Existing frugal innovations can often be applied to new areas. For instance, cheap computing kits such as the Raspberry Pi and the Arduino motherboard are enabling those groups and individuals with limited resources to innovate in ways only larger organisations could previously. In Bristol, the Knowle West Media Centre used a Raspberry Pi 3 and DH22 temperature and humidity sensor to create a Frogbox, which allows residents to measure the current temperature, humidity and dew point in their property. Bristol City Council is now interested in how Frogboxes can help residents better understand and address problems of condensation and damp in their homes, and for those living in rented accommodation, offer a way for tenants to provide clear evidence of condensation or damp to either their landlords or the council.
City-wide sensing and the Internet of Things (IoT) is being hyped as a major opportunity for the public sector and local governments should look at projects such as the Frogbox as examples of rudimentary low-cost experiments in citizen sensing which can bolster momentum and appetite amongst politicians and citizens for the wider adoption of IoT. In fact, IoT networks are already undergoing a process of frugal innovation themselves, with SK Telecom in South Korea launching its first commercial low-cost IoT network.
Local communities are full of dedicated and tech-savvy people involved in volunteering, social enterprises, startups, makerspaces and other activities who, knowingly or not, are themselves frugal innovators of sorts, working on technologies, platforms and services that were previously available to an affluent few, and making them more accessible and open. Nesta’s recent 50 New Radicals 2016 contains several examples. As some councils increasingly collaborate and co-operate with the community to help deliver services, they should look to work with these sorts of innovators.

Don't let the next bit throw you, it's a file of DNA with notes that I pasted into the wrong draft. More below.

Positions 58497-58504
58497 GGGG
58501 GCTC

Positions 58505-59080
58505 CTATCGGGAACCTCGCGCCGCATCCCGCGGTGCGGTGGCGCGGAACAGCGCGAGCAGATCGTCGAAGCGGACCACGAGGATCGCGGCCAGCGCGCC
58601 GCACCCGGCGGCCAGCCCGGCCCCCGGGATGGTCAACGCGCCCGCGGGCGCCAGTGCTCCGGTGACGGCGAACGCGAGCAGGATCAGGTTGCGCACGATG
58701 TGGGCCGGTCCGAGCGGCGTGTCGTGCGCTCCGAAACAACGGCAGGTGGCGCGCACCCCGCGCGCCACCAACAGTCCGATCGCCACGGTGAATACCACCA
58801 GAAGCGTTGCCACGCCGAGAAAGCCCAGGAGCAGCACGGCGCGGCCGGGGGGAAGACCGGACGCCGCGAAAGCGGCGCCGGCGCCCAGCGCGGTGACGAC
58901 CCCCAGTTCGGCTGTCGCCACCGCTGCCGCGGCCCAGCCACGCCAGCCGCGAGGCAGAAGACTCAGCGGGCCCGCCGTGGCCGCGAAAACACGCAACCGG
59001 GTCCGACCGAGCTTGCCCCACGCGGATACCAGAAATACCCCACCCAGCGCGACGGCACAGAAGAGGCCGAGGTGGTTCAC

Moreover, the emergence of sharing or collaborative economy models adds another dimension to how frugal innovation might operate in developed nations, as the increased trading and sharing of assets or skills through digital platforms has made more items and services readily available at lower costs to people who might otherwise be unable to access them. Discussions about the sharing economy tend to focus on exclusively profit-orientated services such as Airbnb and Uber, but how might local governments exploit sharing economy platforms to better connect residents with council resources and services? For instance, Wheeliz in France is an online peer-to-peer rental service for wheelchair-adapted cars. Through a sharing economy model, Wheeliz has made renting adapted vehicles more affordable and accessible. Could working with sharing economy platforms like Wheeliz or even uberPOOL help councils find ways to stretch community transport and mobility allowance budgets further?
Amidst the crushing budgetary challenges facing local government, a call for more frugal innovation could come across as a naive attempt to merely redefine obstacles as opportunities. Also, while local authorities should be free to explore new frugal approaches, decentralised and local initiatives may not deliver a total overhaul in digital transformation amongst local authorities. Arguably, a well co-ordinated Local Government Digital Service is necessary to realise the wholesale digital transformation of local government.
However, these sorts of solutions will take time to coalesce. In the meantime, by practising elements of frugal innovation, local government can continue to build a culture of innovation and experimentation, encourage employees and local residents to trial and iterate low-budget and small-scale solutions, and embark upon a more sustainable and digitally inclusive process of innovation. Frugal innovation can also help build momentum, political will and appetite for future digital change, while reducing the risk of embarrassing public sector IT overspends. Moreover, frugal innovation is an alternate understanding of innovation that draws upon different contexts. By exploring frugal innovation, local government might realise there is as much to learn from what is happening in Delhi as there is from more conventional examples of successful innovators in Western Europe and North America.
Image credit: Jared Smith, CC 2.0 license